Linking student standardized test scores to individual teachers would enable
principals, teachers and perhaps parents to know more precisely the
contributions that teachers make to individual students’ learning.
This question is often framed as one of fairness. For example, is it really
fair to teachers to measure their performance by their students’ scores on
standardized tests? Will students be unfairly shortchanged by having teachers
teaching to the test? If we knew that some teachers were more effective than
others, would it be fair to pay them all the same?
If we knew that poorer schools routinely had less effective teachers than
wealthier schools, would it be fair to poor students to let that inequity
persist? Is it fair to students and teachers for principals to make teacher
retention decisions on less precise information when more precise information is
In approaching these questions, I try to remember the lessons learned as a
private school principal — primarily that sometimes there are trade-offs
inherent in making tough decisions to put students first.
FAIRNESS IN MEASURING TEACHERS
Many will argue that teachers cannot be held responsible for
their students’ academic performance because there are too many factors beyond a
teacher’s control. They contend that the only way to give students a chance at
success is to address the social inequities associated with poverty that
interfere with their ability to learn. They also argue that schools are
underfunded and overcrowded, so it is not fair to hold teachers accountable.
The alternate viewpoint is that we have not yet maximized the
learning potential for all students, and improving the available educational
inputs would go a long way to helping students achieve.
Of the factors that schools can control, teachers make the most
difference for student success; therefore, it is best for schools to focus on
improving teacher quality. The most objective measure of teacher quality is to
evaluate the performance of a teacher in the classroom as measured by student
performance on standardized tests. To do so, it is essential to link individual
students to their teachers.
To be fair to teachers, school administrators must employ a
statistical technique, called value-added measurement. These techniques control
for, or tease out, the factors that contribute to a student’s learning that are
unrelated to a teacher’s skill or effort. It is true that there are some
trade-offs in choosing the particular statistical controls and that test scores
are not perfect, but by controlling for prior academic performance,
statisticians can get a relatively accurate measure of teacher quality by
looking at student achievement gains.
As a beginning teacher, I thought my job was to stand up in
front of students and present the material in the best way I could. Learning
was, however, ultimately up to them. Certainly, some students are more reluctant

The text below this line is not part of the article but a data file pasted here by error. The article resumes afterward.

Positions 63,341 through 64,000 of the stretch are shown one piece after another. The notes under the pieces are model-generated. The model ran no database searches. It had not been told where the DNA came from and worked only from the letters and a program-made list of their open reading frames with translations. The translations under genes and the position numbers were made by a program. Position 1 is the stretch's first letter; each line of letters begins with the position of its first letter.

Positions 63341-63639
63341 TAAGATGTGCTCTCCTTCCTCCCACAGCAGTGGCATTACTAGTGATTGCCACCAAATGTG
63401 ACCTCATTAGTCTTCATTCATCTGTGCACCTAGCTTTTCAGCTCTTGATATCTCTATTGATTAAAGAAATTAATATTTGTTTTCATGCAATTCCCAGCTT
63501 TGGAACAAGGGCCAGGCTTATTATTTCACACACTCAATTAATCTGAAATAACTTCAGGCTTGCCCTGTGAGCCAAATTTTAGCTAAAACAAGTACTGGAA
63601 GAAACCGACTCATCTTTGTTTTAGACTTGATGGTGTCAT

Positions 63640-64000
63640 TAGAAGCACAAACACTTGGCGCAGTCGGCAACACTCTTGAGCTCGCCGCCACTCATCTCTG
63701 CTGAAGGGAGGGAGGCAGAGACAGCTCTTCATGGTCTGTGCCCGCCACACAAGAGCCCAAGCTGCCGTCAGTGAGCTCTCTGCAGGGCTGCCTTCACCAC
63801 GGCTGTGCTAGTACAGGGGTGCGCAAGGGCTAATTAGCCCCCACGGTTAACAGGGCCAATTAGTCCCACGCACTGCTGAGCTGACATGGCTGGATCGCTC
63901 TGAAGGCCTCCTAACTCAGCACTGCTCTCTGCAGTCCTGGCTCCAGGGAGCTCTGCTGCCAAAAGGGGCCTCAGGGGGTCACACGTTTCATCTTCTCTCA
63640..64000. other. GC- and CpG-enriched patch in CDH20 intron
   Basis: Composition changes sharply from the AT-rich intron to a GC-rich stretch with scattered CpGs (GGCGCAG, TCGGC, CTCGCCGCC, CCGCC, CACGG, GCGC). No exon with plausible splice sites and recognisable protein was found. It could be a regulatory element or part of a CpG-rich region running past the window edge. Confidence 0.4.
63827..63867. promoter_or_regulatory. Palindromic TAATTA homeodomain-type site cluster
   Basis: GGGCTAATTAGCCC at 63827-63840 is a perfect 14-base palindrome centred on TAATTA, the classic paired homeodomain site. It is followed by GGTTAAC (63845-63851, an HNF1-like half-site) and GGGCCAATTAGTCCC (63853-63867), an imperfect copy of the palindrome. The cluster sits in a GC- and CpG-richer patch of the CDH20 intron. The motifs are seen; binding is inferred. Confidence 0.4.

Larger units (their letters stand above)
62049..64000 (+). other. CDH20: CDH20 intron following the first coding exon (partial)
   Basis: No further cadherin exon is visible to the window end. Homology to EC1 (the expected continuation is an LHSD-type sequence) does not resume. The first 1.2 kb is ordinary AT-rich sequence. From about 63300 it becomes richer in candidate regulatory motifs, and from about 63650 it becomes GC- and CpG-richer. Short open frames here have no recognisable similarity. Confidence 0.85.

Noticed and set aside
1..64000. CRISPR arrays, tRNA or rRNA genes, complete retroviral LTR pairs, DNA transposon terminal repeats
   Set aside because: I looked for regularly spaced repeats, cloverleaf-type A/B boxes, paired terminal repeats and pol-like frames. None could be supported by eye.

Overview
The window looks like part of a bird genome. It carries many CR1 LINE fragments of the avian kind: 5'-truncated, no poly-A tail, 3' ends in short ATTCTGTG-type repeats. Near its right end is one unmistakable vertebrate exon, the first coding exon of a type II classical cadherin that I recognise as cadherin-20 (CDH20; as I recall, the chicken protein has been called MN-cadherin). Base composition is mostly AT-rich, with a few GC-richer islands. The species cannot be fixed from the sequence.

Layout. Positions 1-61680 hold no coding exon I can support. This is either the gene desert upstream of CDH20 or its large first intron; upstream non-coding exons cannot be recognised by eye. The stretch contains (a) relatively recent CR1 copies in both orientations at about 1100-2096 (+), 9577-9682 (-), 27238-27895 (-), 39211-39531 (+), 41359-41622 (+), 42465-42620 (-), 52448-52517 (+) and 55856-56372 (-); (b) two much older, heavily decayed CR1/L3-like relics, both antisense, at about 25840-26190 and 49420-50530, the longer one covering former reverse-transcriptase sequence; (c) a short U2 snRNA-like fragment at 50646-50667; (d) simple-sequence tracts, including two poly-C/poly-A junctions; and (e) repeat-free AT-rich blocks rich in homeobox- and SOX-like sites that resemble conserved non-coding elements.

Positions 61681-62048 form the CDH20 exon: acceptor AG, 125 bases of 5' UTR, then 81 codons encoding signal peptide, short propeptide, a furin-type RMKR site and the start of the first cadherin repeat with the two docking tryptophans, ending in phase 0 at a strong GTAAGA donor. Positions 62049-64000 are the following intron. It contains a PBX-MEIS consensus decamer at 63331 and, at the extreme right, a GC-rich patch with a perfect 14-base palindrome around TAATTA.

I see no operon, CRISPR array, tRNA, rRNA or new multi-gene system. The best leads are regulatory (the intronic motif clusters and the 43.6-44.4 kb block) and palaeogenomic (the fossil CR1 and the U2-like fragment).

learners than others, but I came to realize that a teacher’s job is not simply
about delivering material. High-quality teachers also communicate a love of
their subject and of learning, and they form relationships with their students
that help to motivate their students to learn and to perform.
TEACHING TO THE TEST
Some argue that teaching to the test is an inevitable negative outcome of
focusing so much attention on standardized tests. They assert that it is unfair
to students for teachers to spend an inordinate amount of time in standardized
test preparation. If teachers could substitute test preparation gimmicks for
real learning and still have their students succeed, the critics would be right
— students would be the losers. This reasoning breaks down when we examine what
a good test measures.
Consider a test of reading comprehension. Teachers may prepare their students
by working on sample problems. Teachers may spend time instructing students on
how to identify a passage’s main idea. They may also show them how to use
context clues to figure out unknown words. Further, teachers may show students
how to identify supporting evidence or conclusion sentences. These critical
reading skills are precisely what teachers should be teaching anyway; in this
light, teaching to the test may not be such a bad thing after all.
Another criticism of teaching to the test is that other untested subjects do
not receive as much attention. Rather than spending extra time at recess or in
music or art, students practice for reading, math, science or social studies
tests. Again, is this a bad thing? Students need a balanced curriculum, but the
best thing we can do is to ensure that they are developing the cognitive
abilities and skills that will prepare them for success in the workforce or
Teacher pay, teacher quality distribution, and teacher hiring and retention
decisions could all be made more fairly with the information that can be gained
through linking student standardized test scores to individual teachers.
Marc Holley is a doctoral academy fellow in public policy at
the University of Arkansas. His interest in education reform is informed by six
years of experience as a private school administrator and teacher.